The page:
Birds also like vantage points so they can make a risk assessment for any feeding sorties so tall hedging or trees are just as important as the food as they keep the diners happy and secure. Territorial birds like robins like to defend their patch from a height, again the point is that good habitat keeps birds comfortable and makes them more likely to feed.
Robin by the pond
Types of feeding station When choosing a bird feeding station we need to be aware that different birds like to feed in different ways. Robins, dunnocks, blackbirds or song thrushes naturally rummage around on the ground for seeds or grubs so will prefer to feed from a standing position on a platform or tray feeder. A tray feeder tends to be busier when on the ground but will leave diners more at risk from cats so are more often placed at a height.
Seed feeders Seed feeders are available in many different designs, the most common and probably the most effective are transparent tubes with feeding holes and perching points along their length. As with the nyjer feeder mentioned earlier, the feeding holes may be a different guage depending on the size of the feed used.
Peanut feeders Peanuts are a good choice for blue tits, great tits, woodpeckers, jays and doves but please use peanuts intended for use as birdseed rather than salted nuts. Nut feeders are mesh tubes designed to hold the nuts but they also prevent nuts being eaten whole which can result in choking, particularly for fledglings.
Suet ball feeder While suet balls can be placed in the open, a mesh holder is better as the mesh provides a perch for feeding. The balls are often sold in mesh bags which can be hung from trees but it is better to remove the bag as birds can become trapped in the netting or choke on fine strands when feeding.
You may also find that starlings can demolish fat balls in no time meaning smaller birds don't get a chance to feed. To avoid this some designs of suet feeder also include an outer mesh (as above) which prevents the larger starling entering but allows smaller birds in.
Due to the fact that suet is an animal fat, feeders should be cleaned when they are replenished to prevent remnants becoming rancid and spreading disease. For the same reason it is advisable to clean any bird feeder in hot soapy water from time to time.
Birds like a drink Like many of us, birds like a drink so unless there are areas that catch and hold water in your garden (I think they call them puddles), it is a good idea to provide a shallow bowl of water for drinking or bathing. The photo above shows an adult Blue Tit bringing her young fledgling for his first drink, if my experience with my own progeny is anything to go by, I'd say she is getting dog's abuse.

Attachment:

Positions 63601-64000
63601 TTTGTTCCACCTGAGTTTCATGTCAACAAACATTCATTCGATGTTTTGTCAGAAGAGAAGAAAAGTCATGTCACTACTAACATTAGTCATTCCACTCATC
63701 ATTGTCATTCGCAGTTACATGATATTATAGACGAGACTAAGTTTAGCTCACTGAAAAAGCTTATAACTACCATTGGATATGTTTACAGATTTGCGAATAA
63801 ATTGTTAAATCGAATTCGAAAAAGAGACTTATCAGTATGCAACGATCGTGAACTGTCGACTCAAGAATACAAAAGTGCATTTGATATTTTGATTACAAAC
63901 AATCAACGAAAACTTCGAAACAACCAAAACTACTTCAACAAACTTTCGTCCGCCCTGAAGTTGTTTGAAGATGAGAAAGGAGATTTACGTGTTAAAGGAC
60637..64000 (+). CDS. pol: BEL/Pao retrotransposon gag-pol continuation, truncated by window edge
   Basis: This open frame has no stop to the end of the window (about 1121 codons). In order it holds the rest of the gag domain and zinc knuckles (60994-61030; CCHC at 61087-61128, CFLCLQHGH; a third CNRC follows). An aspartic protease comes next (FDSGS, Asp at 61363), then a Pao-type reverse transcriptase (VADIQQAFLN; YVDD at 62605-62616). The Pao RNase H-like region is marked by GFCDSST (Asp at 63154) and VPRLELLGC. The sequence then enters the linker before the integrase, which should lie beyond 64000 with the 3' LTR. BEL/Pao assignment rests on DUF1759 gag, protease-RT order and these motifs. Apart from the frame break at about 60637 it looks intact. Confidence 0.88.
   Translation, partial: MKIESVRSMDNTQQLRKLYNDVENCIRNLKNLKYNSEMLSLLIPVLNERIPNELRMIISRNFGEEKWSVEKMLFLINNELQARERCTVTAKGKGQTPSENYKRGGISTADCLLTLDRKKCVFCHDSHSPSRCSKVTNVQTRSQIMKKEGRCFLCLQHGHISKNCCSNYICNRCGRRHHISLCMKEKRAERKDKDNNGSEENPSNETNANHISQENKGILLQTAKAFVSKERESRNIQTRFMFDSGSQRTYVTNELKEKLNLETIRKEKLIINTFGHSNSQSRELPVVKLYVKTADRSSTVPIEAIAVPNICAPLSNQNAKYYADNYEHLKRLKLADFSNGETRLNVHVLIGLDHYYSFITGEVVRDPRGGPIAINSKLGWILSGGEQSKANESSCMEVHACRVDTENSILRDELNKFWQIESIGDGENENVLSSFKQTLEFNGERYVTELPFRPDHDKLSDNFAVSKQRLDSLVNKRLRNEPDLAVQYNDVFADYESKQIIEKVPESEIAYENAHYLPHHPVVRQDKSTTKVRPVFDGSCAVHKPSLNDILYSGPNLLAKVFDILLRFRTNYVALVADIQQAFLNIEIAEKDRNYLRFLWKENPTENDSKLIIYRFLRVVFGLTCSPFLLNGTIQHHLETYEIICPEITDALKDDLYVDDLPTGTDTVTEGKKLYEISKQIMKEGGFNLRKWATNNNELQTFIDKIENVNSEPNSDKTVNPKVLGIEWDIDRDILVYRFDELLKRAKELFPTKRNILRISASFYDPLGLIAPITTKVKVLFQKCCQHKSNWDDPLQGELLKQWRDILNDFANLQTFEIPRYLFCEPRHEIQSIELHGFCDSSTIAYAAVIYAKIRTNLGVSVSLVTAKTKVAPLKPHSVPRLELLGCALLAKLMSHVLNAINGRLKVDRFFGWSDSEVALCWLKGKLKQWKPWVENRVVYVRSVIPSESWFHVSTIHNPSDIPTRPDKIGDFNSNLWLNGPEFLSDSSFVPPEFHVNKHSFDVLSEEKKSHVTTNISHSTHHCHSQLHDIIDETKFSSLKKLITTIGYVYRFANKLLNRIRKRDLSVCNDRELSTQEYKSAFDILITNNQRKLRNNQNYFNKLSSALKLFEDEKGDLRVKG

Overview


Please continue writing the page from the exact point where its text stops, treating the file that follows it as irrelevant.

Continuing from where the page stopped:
Thank you That's about it from me today but before I go I would like to thank the fabulous Jane Powers for help with this article and for allowing me to use some of her bird photos. Her images include the header images, finches using a nyjer feeder, fieldfare with apple, female sparrow on teasel and robin by the pond.
I was inspired to write this piece by Jane's most recent book 'An Irish Nature Year' (pictured below). As you would expect for a wildlife book, it is literally full of life but it is Jane Powers' considerable skill as a storyteller which makes the daily entries shine. The book is a lovingly compiled collection of mini essays which manage the rare feat of being interesting, informative and amusing all at the same time. If you're thinking about your Christmas shopping list either for yourself or someone else, I can't recommend it highly enough.
I will leave you with this Saturday's entry from 'An Irish Nature Year' which, as luck would have it, features our friend the robin.
See you next week! Andrew
November 13th The robin is singing, not as noisily as in spring and summer, but the song is just as mellifluous. The rippling, musical warble is interspersed with rapid-fire tick-tick-tick-tick warning calls. Unusually, both sexes sing, and they do so to broadcast their individual territories. Towards the end of December, the females enter the domains of prospective mates, and after some half-hearted male posturing, will be accepted. Before cold nights, robins put on more weight, as a buffer against the low temperatures. Research has shown that on mornings when they have retained more body mass overnight, they sing more at dawn. They don't need to feed immediately, and their fat stores provide enough energy for a proprietorial singing session. In urban areas, robins can sometimes be heard singing at night. Some researchers say they are beguiled by city lights, while others posit that daytime traffic and other noises cause too much interference, so robins choose the relative quiet of night instead.